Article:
Sound is critical to the survival, social structure, and well-being of many organisms, human and non-human alike. In this interdisciplinary course we will examine how animals, plants, humans, and other forms of life impact one another through the calls, songs, and other vibrations they make. Using various case studies about music, sound, and society in Papua New Guinea, Mongolia, the Middle East, Southern United States, Brazil, Iceland, and a variety of music compositions spanning several centuries, we will begin to understand and appreciate how sounds of nature shape and inspire the musical and sound-making practices of different cultures throughout the world. On the non-human side, we will explore the different ways that birds, mammals, insects, plants, and other organisms produce sounds and the various reasons why these behaviors evolved. Further, we will focus on how non-human organisms have responded to living in a world that has become increasingly dominated by human-made sounds. This will be a highly integrative class, mixing foundational knowledge from both Ethnomusicology and Biology as well as other disciplines including sound studies, ecomusicology, multi-species anthropology, music composition, soundscape ecology, animal communication, and bioacoustics. Our work will include reading a diverse assortment of texts, reviewing scientific literature, active music listening in class and at home, and opportunities to conduct studies in the field.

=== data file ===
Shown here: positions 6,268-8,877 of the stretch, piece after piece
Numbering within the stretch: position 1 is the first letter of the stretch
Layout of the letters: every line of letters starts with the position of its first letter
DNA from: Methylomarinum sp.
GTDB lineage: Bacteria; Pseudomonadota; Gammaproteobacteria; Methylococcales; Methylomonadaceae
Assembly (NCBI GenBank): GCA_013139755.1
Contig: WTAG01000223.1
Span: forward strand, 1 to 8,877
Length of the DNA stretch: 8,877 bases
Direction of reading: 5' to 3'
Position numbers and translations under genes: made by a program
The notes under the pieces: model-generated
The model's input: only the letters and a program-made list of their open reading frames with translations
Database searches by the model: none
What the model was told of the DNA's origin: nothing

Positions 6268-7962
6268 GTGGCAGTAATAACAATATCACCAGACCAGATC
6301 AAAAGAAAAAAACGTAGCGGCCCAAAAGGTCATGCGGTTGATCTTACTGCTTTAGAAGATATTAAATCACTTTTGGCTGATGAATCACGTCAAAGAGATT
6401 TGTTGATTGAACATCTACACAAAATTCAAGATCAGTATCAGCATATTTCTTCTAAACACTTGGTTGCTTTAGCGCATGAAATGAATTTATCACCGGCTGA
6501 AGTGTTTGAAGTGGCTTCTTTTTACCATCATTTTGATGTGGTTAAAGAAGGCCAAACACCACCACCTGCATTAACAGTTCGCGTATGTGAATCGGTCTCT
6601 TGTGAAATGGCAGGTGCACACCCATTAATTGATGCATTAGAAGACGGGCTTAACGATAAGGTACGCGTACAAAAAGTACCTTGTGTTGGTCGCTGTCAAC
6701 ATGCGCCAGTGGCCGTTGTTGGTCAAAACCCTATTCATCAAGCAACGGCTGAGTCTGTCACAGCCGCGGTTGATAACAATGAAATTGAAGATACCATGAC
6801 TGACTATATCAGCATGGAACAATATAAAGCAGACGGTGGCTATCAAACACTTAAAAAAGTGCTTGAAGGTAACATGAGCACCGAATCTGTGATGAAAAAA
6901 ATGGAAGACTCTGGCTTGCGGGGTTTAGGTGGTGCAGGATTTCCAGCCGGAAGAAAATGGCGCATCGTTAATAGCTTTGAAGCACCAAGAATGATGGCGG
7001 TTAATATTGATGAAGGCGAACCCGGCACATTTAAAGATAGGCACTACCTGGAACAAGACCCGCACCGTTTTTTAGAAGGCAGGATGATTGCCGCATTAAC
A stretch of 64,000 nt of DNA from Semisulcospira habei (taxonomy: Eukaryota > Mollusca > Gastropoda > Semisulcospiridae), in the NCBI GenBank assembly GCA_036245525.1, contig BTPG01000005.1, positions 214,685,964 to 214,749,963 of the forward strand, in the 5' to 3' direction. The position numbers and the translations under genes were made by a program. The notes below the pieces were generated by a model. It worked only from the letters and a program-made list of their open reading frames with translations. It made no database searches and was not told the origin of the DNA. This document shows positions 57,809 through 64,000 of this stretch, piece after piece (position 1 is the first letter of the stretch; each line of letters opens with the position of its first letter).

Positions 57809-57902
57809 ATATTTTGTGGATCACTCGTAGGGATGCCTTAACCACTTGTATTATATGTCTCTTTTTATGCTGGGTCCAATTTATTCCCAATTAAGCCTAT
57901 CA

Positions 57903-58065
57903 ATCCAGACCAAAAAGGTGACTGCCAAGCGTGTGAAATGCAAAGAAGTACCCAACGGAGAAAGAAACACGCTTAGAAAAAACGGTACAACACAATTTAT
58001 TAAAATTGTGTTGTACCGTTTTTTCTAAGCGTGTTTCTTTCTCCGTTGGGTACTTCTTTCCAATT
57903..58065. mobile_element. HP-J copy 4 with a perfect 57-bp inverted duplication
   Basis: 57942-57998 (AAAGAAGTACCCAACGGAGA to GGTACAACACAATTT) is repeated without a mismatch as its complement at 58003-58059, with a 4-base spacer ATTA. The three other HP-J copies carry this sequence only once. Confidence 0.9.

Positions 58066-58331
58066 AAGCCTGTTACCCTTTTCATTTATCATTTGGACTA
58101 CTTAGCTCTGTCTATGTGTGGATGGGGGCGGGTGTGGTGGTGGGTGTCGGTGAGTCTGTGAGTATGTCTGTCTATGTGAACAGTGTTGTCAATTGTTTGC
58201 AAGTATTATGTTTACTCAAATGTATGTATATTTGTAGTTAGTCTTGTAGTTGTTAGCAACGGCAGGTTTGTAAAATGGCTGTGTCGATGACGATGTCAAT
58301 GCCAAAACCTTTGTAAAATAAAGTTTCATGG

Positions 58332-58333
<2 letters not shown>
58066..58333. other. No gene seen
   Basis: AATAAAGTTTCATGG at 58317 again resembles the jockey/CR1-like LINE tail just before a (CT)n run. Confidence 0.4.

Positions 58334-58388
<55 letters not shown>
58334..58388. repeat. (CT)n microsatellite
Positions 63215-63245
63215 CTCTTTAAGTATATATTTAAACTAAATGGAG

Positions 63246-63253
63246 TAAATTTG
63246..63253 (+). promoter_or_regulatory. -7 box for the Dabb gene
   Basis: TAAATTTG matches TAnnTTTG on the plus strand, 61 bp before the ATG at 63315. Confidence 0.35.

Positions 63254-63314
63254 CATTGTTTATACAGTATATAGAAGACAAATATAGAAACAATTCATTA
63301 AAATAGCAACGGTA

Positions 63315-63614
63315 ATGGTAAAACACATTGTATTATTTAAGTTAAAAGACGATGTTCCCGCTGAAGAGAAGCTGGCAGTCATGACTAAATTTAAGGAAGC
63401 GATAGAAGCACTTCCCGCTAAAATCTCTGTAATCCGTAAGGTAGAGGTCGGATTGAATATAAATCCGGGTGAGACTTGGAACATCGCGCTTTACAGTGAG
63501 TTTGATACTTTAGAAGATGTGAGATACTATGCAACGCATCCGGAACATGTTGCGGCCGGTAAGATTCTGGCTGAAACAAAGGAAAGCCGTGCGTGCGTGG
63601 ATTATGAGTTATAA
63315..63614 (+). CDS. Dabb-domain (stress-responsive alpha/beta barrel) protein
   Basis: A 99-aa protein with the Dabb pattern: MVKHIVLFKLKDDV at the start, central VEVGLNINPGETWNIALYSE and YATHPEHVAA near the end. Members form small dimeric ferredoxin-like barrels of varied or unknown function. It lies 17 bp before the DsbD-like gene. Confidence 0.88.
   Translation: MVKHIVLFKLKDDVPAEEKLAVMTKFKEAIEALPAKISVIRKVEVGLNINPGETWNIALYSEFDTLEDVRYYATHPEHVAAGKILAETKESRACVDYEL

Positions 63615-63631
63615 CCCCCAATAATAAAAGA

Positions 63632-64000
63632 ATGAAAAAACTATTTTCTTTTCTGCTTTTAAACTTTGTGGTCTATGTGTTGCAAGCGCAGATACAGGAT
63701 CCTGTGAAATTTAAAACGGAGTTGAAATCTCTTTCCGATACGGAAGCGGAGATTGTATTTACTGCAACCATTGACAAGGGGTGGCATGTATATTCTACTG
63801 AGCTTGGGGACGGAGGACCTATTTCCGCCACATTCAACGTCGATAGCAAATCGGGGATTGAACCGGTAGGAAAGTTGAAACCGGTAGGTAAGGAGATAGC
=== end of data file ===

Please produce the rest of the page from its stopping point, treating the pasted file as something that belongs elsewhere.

1. Study a number of musical and cultural practices that are inspired by sounds of the natural world
2. Become familiar with key compositions and composers whose musical works have been inspired by nature or directly engage with non-human sounds
3. Learning foundational principles of Biology
4. Develop a robust knowledge of how anthropogenic sounds influence the natural world
5. Develop written and oral communication skills
Delivery Method: Fully in-person
Prerequisites: Students should submit a statement of interest to both Joseph Alpar (firstname.lastname@example.org) and Blake Jones (email@example.com) explaining how this course will be useful to their Plan and academic goals.
Corequisites: Attendance at relevant Music and Science events (dates to be provided in syllabus at the start of term)
Course Level: 4000-level
W 10:00AM - 11:50AM & W 2:10PM - 4:00PM (Full-term)
Maximum Enrollment: 14
Course Frequency: One time only
Categories: 4000 , All courses , Biology , Environment , Ethnomusicology , Four Credit , Fully In-Person
Tags: animal behavior , Anthropocene , Biology , culture , Environment , Ethnomusicology. Birds , Nature , ornithology , sound